Senate Approves Funding for Bennet-Backed Military, Veterans Projects

$36 Million for Veterans Cemetery, Funding for Fort Carson Readiness Center Included in Appropriations Bill

Washington, D.C. - The Senate today passed the Military Construction and Veterans Affairs appropriations bill with funding requested by Colorado U.S. Senator Michael Bennet for two important projects in the Pikes Peak region.

The bill includes $36 million for the Pikes Peak National Cemetery in southern Colorado. Bennet has worked for more than six years to establish the 374-acre cemetery that will serve roughly 95,000 veterans. Currently, the nearest cemetery for veterans and their families is more than 70 miles away.

It also includes $16.5 million for Army National Guard projects identified in the Army's emerging requirements list for Fiscal Year 2017. The National Guard Readiness Center at Fort Carson is a top priority on that list.

Bennet requested funding for these accounts to ensure Colorado priorities like the veterans cemetery and the National Guard Readiness Center could be funded.

"Colorado's military installations like Fort Carson are crucial to our country's national security," Bennet said. "We fought for this funding to ensure the National Guard Readiness Center at the base could move forward. The funding we secured for the Pikes Peak National Cemetery will help keep construction on track to serve the thousands of veterans in southern Colorado."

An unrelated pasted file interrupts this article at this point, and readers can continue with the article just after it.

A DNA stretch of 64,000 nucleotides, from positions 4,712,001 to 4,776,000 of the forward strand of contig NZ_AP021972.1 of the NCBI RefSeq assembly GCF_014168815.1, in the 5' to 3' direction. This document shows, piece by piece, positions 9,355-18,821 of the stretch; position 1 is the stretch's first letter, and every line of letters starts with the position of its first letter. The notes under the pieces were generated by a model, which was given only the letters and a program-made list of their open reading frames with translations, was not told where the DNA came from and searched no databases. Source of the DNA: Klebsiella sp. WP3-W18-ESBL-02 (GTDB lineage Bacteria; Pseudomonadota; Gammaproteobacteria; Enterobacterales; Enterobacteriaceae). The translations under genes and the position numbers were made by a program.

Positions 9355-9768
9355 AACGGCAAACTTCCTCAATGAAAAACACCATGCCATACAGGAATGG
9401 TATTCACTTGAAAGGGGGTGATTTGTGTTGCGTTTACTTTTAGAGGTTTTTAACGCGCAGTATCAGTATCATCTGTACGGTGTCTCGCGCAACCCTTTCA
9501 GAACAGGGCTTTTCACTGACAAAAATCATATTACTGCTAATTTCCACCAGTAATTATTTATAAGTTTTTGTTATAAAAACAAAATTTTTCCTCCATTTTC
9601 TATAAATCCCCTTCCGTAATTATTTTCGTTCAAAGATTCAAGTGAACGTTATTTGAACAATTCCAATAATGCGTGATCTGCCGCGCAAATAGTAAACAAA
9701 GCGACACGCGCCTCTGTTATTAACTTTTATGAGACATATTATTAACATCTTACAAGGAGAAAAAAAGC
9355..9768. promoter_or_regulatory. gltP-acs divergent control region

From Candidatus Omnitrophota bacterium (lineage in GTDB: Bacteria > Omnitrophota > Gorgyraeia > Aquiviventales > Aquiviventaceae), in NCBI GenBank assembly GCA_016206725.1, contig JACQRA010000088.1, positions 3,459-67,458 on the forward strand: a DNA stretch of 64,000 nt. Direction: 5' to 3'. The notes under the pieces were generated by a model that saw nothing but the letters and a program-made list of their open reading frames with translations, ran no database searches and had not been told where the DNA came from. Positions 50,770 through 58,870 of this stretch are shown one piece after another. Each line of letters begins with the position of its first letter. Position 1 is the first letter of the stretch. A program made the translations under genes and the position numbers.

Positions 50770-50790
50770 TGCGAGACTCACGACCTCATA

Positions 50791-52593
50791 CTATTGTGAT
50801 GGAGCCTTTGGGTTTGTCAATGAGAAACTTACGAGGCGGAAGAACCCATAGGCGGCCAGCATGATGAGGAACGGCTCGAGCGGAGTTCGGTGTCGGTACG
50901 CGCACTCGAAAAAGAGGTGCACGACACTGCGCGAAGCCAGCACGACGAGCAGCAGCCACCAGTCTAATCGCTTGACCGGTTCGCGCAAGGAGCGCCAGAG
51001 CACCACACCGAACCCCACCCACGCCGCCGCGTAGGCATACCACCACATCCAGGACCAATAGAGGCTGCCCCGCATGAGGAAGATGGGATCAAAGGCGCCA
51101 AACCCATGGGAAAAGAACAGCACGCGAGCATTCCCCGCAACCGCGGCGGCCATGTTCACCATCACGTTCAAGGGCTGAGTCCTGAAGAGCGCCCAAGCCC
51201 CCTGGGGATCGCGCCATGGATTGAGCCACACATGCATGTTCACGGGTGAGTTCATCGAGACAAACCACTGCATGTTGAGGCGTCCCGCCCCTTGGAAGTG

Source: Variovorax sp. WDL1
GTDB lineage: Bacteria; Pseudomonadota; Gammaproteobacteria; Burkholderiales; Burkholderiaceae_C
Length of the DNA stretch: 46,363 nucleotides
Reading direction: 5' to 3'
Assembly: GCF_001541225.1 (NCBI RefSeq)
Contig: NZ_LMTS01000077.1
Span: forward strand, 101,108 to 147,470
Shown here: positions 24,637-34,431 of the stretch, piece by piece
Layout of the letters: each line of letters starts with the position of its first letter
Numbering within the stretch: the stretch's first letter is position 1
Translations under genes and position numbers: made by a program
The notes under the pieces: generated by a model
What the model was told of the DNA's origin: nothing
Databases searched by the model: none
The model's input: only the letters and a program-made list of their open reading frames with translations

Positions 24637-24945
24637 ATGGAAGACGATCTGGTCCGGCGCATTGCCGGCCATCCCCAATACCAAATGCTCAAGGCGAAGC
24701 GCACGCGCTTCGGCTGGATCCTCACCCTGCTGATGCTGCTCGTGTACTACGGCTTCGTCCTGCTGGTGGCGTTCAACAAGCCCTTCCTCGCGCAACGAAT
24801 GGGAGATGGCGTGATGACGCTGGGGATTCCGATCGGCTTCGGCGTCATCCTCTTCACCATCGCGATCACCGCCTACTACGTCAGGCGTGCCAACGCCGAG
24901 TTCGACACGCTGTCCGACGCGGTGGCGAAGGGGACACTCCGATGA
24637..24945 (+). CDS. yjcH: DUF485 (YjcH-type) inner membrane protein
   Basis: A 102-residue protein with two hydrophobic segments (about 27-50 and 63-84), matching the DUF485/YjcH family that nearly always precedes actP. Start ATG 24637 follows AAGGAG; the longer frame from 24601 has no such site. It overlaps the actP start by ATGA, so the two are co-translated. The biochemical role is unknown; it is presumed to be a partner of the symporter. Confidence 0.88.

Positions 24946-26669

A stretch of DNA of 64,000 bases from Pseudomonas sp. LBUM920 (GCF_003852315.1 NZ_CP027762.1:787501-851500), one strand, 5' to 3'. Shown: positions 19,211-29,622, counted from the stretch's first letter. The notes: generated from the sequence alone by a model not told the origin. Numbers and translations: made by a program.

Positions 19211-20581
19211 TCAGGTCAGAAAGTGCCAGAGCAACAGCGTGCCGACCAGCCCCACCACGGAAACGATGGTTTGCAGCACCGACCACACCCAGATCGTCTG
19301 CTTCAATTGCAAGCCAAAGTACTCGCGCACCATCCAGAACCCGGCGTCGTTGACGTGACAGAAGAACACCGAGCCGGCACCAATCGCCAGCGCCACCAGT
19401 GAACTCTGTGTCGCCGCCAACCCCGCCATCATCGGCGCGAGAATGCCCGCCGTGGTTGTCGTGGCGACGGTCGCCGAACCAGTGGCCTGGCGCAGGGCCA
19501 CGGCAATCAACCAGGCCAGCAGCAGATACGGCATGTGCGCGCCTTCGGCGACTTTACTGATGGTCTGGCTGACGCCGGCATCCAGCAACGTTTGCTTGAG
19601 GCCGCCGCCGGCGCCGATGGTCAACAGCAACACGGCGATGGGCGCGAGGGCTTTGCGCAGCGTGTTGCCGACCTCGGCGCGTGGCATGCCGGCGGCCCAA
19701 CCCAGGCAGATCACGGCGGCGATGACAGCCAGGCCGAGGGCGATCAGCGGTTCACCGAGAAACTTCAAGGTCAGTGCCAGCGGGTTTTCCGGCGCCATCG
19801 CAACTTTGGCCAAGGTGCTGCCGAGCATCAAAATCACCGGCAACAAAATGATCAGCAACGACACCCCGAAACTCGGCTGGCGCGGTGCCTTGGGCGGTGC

Bennet worked with former Senator Mark Udall and Congressman Doug Lamborn to bring a national cemetery to southern Colorado. In 2009, he sponsored legislation with Udall to create the cemetery, and in 2010 the President's budget request included language that reduced the population threshold used to determine where new national veterans cemeteries could be built from 170,000 to 80,000 veterans living within 75 miles of a potential site. This language, which followed a meeting Bennet held with then-VA Secretary Eric Shinseki, allowed the VA to build a cemetery in southern Colorado.

In October 2013, following a rigorous review process that included public meetings and a public comment period, the VA announced it had agreed to purchase land for this preferred site in Colorado Springs. Earlier this month, the VA announced the cemetery would be named the Pikes Peak National Cemetery based on its location and suggestions from local veterans and community leaders. This will be the third VA national cemetery in Colorado.